NEW YORK — He knew instantly he’d made a mistake. At the last minute, he tried to protect the woman, but that only angered her assailant, who hit her harder, knocking her to the ground.
That assailant was someone Daryl Mensah-Bonsu, then 15, had considered a friend, a more popular teen who invited him along to visit some girls in Brooklyn’s Sheepshead Bay neighborhood. He says he was pressured into stealing the woman’s pocketbook along the way.
“If not for alternative justice, I don’t think I would have survived,” said Mensah-Bonsu, an entertainer who goes by the name Youngmichael.
He was a panelist Sunday in Brooklyn, at an event the New Black Arts Movement organized to highlight programs and individuals working to stop the school-to-prison pipeline. About 40 parents, teachers, students and community members attended. It coincided with #ReclaimMLK activities being held across the country this weekend to honor the legacy of Dr. Martin Luther King Jr. by focusing on systems that work.
Although he was charged as an adult and could have been sentenced to seven years in prison, Youngmichael was given an opportunity to participate in an alternative program that allowed him to avoid incarceration, use his musical talent to serve his community and finish school.
But he knows most are not so lucky.
New York is one of only two states where 16-year-olds are automatically charged as adults. Gov. Andrew Cuomo has proposed raising the age to be charged as an adult, but legislation has stalled.
“We need to show students that by showing up, we have something to offer them,” he said. “Students need to see their school as a place of value, not as a place they’re stuck in.”
Levine said alternative discipline is an opportunity to keep kids in school and reduce the number of days missed due to suspension. Restorative justice programs avoid suspensions by allowing participants to acknowledge the harm created, work together to make amends and build relationships in order to prevent future incidents.
Data reported by the New York City Department of Education and compiled by the New York Civil Liberties Union (NYCLU) shows nearly 45,000 student suspensions were issued in 2014-15.
While that number is down from nearly 53,000 the year before and a high of nearly 74,000 in the 2008-09 school year, black students and students with special needs are still over-represented. While black students make up only 26 percent of the student population, they receive more than 53 percent of the suspensions. Special education students receive more than 36 percent of the suspensions although they make up only 13 percent of all students.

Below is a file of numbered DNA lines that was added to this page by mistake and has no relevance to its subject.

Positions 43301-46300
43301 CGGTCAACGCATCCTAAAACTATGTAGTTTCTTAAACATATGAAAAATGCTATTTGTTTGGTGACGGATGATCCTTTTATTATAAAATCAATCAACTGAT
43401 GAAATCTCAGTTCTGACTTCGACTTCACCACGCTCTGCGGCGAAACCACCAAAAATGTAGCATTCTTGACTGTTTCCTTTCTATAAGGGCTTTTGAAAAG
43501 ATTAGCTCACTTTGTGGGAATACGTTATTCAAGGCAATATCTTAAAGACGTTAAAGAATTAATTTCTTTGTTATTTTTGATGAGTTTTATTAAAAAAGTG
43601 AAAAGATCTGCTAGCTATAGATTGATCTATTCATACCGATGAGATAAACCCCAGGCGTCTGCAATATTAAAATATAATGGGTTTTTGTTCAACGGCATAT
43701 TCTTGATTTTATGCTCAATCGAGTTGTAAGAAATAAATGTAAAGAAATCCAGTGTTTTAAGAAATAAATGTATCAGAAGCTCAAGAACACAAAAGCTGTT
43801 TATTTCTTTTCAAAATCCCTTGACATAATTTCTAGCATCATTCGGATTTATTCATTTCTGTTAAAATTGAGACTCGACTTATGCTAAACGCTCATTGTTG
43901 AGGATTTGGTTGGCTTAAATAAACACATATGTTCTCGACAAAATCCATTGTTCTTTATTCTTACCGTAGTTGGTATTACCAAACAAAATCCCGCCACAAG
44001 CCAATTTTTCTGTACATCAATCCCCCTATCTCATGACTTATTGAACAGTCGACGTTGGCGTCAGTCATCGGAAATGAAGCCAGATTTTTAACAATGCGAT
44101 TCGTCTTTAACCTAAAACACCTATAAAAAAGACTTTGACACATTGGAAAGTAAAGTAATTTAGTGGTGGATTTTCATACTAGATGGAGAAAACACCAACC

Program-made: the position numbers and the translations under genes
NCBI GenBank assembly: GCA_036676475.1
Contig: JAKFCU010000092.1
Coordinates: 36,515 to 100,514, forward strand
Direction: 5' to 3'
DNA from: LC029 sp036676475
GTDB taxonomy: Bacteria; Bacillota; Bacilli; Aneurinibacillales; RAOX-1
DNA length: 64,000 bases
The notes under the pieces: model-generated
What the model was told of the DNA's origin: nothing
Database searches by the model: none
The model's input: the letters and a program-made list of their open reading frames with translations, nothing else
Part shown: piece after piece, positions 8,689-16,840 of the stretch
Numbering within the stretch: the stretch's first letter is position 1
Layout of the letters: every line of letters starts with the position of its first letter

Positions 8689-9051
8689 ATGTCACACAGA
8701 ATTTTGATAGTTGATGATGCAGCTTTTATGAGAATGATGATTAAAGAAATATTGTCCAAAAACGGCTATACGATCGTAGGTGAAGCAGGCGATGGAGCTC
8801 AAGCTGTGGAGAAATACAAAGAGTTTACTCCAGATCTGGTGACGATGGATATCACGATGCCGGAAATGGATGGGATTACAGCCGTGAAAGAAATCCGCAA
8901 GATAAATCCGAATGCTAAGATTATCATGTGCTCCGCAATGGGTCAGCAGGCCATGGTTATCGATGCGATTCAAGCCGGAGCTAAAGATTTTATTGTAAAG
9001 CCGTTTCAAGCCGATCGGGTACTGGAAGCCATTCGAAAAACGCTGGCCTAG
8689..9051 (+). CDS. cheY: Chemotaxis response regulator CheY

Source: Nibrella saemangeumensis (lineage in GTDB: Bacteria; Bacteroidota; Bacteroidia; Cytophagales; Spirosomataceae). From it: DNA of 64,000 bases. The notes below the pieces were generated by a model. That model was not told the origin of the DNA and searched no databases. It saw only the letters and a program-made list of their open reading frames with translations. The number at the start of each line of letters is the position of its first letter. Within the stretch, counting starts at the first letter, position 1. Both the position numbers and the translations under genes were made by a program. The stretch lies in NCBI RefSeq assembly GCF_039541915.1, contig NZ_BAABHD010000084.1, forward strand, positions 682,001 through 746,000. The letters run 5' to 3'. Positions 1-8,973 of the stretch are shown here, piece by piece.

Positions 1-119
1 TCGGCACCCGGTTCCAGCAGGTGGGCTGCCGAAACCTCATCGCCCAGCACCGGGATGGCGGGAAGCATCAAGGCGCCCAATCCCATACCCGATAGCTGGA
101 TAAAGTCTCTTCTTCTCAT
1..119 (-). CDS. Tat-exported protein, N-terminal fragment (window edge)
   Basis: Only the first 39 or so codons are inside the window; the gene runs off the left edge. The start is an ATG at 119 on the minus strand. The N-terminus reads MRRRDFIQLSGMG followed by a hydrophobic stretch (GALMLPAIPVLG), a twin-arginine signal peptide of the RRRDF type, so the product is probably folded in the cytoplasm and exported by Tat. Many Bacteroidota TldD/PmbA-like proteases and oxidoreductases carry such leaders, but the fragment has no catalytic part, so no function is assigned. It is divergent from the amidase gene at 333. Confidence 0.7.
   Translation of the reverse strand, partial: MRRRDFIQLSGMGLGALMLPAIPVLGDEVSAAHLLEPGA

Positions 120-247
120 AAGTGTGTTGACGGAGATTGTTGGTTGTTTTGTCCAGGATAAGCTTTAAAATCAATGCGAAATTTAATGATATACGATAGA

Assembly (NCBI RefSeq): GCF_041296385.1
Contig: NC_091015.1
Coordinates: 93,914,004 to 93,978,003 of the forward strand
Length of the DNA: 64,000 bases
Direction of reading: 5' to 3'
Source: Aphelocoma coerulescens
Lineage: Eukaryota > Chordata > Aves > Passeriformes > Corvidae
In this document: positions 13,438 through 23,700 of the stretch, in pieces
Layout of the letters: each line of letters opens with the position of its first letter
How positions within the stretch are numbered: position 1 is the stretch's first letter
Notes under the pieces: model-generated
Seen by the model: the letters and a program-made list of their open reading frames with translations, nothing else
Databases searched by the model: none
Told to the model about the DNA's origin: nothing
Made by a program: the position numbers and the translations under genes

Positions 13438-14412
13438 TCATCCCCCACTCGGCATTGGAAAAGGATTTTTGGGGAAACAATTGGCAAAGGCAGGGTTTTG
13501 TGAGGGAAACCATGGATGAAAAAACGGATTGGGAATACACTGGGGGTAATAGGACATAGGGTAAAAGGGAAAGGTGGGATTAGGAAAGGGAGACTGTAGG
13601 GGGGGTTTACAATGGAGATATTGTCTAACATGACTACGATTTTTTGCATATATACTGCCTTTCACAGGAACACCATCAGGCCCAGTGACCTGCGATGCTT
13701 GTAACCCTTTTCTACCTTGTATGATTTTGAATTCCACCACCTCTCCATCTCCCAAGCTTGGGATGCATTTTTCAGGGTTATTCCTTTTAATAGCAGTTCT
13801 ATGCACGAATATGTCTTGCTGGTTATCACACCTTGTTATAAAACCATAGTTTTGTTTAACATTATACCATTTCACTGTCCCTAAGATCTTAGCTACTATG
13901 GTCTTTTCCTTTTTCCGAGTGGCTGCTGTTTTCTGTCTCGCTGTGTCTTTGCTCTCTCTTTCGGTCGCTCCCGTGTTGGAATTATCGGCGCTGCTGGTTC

Rukia Lumumba, director of youth programs at the Center for Alternative Sentencing and Employment Services (CASES) says that’s still too high. Inequitable discipline and the trauma associated with witnessing school brutality affects all students, not just the victim, she said.
“I saw several of my friends carried out in handcuffs, brutally dealt with,” said Lumumba who lived in Detroit and New York before attending high school in Jackson, Mississippi.
“At that time I had three friends — one 14, one 15 and one 16 — that got life sentences,” Lumumba said. “That for me was the moment I decided this was going to be my life’s work.”
She also said she saw first-hand the lifelong damage school-based brutality and other abuses left on the Jackson community.
“When I was growing up, my family was very vocal,” said Lumumba. Her late father was human rights attorney Chokwe Lumumba, who died shortly after being elected mayor of Jackson in 2014.
“But people around us, because they had such a traumatic history of brutality, of family members being in prison or being killed, having their livelihoods threatened, they didn’t speak out,” she said.
Lumumba stressed the importance of healing as a community in order to participate in creating better educational and other opportunities for future generations.
Youngmichael agrees and says for him, an important step has been forgiveness.
“Of course, it’s about making it right with whoever has been harmed,” he said. “But it’s more than that, it’s about realizing that a mistake doesn’t have to be an end and learning to forgive ourselves so we can become stronger.”
Panelists included Lumumba, multimedia hip-hop artist Nejma Shea, former public defender Cynthia Pong, youth advocate Ismael Rashad, Levine and Youngmichael.
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